Everyone who's involved with Oracle in one form or another has heard about Oracle Unbreakable Linux v2.0 which basically has Oracle Corporation making a hostile overtune to Red Hat. Now, it's v2.0, so what was v1.0?
I did a search on "Unbreakable Linux" and found the following article dated June 2, 2002 (more than 4 years ago) when Larry Ellison (Oracle), Michael Dell (Dell Computers), and Matthew Szulik (Red Hat CEO) jointly announced "Unbreakable Linux" and I am assuming that this is v1.0 since I think that was the first time that "Unbreakable Linux" was used.
What was interesting was the quote by Matthew Szulik at that time, "Boy it feels awfully good to get here, I guess you could call this an 'Unbreakable' partnership." Boy, I would say that's putting your foot in your mouth or famous last words given "Unbreakable Linux v2.0".
What would be challenging is how Oracle is going to syncronize the new RH releases with what they already got since what Oracle has is no longer RH. If you check the current Linux downloads at Oracle's website, you will see the installation has no traces of RH logos (after all, they won't be able to do so without RH filing suit) so in all practicality, Oracle is offering their own Linux distros. If Oracle releases a patch to RH AS 3 or AS 4 but that patch never made it to the formal channels of Linux mainline coders, then what would that make the patched RH install? Definitely not RH anymore nor it be Open Source since the patch is not part of the Open Source Linux code base.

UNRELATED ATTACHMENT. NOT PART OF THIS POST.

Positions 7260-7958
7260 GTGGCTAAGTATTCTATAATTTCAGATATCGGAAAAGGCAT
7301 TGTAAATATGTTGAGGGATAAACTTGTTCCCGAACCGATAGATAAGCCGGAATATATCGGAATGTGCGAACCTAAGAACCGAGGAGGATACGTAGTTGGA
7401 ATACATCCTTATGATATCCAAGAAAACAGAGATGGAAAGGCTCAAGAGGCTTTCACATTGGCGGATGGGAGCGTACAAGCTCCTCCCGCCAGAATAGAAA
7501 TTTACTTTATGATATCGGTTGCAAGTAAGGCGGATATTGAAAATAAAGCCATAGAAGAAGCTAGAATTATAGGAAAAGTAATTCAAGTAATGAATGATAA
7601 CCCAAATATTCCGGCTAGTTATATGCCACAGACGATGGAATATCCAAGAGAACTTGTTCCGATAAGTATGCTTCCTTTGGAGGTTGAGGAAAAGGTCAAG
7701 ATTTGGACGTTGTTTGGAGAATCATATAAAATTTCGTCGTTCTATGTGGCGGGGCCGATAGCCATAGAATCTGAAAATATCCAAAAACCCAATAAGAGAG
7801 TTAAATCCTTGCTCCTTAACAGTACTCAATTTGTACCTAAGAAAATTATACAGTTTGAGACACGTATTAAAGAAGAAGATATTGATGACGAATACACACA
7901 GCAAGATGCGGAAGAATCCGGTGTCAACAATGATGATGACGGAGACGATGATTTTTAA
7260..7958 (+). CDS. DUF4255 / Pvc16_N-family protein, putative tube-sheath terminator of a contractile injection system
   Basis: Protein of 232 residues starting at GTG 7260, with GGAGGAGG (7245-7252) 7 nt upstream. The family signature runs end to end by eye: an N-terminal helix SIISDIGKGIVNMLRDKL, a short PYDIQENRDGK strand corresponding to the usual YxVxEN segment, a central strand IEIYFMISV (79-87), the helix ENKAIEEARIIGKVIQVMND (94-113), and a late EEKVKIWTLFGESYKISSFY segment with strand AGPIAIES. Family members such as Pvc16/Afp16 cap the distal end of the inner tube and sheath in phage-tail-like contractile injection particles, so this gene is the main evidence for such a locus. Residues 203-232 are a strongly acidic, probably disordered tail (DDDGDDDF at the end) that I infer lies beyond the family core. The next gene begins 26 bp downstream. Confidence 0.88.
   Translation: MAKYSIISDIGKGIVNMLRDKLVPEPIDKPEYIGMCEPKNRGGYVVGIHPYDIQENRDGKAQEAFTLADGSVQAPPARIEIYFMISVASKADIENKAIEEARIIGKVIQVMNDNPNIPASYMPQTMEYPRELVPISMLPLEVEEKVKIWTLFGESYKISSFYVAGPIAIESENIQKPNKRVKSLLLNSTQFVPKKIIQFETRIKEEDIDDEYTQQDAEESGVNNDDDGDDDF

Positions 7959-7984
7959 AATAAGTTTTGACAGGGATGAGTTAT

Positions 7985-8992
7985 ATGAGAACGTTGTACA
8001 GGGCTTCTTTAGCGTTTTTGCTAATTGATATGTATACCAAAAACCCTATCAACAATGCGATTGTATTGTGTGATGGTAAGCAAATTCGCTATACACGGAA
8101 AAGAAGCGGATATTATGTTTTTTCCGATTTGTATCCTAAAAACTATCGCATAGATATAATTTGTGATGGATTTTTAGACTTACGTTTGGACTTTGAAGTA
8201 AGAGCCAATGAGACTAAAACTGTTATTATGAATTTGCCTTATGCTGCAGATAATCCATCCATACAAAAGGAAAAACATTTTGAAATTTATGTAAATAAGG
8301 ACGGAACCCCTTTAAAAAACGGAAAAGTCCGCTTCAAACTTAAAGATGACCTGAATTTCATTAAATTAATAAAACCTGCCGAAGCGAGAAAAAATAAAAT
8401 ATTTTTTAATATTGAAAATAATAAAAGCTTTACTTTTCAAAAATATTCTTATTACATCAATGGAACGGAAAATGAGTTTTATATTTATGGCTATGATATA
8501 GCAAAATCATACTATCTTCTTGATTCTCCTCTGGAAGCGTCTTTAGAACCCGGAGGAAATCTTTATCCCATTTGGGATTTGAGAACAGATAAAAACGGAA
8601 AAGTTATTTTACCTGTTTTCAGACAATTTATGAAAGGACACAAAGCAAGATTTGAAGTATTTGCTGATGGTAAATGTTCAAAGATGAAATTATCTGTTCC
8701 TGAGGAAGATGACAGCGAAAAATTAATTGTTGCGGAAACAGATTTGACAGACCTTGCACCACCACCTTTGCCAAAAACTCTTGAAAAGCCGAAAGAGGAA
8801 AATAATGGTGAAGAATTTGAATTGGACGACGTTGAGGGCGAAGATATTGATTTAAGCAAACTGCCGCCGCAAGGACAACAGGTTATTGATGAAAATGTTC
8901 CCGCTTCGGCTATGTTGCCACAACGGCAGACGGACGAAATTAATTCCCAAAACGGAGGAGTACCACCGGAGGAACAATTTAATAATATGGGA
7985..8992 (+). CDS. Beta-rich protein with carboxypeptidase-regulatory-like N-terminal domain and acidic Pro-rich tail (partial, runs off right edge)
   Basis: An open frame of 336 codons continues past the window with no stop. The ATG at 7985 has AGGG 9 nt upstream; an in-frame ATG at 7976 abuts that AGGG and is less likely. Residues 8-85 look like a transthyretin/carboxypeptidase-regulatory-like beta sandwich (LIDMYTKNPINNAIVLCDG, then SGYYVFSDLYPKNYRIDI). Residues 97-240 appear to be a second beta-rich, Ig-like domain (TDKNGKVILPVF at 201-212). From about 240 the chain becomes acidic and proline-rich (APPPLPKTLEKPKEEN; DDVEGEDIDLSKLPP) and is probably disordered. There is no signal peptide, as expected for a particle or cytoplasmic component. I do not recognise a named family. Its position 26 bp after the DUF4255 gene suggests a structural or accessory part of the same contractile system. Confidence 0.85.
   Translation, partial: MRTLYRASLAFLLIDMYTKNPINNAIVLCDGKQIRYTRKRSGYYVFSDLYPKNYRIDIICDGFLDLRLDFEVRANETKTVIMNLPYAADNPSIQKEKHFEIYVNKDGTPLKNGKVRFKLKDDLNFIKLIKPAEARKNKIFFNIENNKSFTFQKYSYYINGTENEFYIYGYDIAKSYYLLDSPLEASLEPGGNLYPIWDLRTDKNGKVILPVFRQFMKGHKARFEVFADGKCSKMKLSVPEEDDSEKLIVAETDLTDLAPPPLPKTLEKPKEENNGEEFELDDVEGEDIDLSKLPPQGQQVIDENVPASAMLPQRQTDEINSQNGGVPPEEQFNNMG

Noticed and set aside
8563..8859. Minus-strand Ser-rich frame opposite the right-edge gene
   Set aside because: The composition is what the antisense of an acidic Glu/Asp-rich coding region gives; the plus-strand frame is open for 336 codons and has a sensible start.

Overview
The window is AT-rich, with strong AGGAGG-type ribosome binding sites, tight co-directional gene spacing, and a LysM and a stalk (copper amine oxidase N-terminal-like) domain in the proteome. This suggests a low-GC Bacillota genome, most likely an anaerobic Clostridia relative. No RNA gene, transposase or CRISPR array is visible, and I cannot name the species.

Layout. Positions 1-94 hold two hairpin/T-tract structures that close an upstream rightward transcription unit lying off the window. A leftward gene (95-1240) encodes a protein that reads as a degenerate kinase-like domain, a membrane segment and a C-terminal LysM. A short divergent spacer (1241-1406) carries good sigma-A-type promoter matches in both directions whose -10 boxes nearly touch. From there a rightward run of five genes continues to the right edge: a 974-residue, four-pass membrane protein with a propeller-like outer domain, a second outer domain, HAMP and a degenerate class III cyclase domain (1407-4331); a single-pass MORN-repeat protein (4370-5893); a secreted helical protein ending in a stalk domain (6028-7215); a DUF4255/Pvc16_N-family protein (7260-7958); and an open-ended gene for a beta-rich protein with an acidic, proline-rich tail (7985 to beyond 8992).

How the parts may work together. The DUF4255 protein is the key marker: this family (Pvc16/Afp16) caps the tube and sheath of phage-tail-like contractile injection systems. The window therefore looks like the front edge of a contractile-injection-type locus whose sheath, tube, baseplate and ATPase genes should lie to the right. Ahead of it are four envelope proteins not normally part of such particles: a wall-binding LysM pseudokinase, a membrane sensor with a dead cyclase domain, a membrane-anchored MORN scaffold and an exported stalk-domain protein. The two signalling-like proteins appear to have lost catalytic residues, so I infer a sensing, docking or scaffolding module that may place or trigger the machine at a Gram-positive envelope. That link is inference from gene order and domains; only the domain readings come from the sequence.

How about if I switch over to Oracle support and am running RH AS 4 and after patching, I'm no longer RH AS4 (let call it OUL AS4a) and RH releases AS4.5 without the patch, how do I get my install to syncronize with RH AS4.5? Probably not until Oracle can extract the AS4.5 bits and supply a patch update to bring my install to OUL AS4.5a assuming that nothing else will break.
All in all, very interesting and I think Oracle chose RH because that's the market leader and doing their own Linux distros is an uphill battle as they would have to convince existing RH customers to switch which is likely to succeed when pigs can fly. This way, they can probably and quickly grab a share of the Linux market riding on RH coat tails.
Only time will tell whether "Unbreakable Linux v2.0" is successful and what "Unbreakable Linux v3.0" would look like. To quote "May we live in interesting time" and I think we are and who knows, a decade from now, we would look back and marvel at the audacity of Larry Ellison much like when Oracle came on the market back in the late 70's.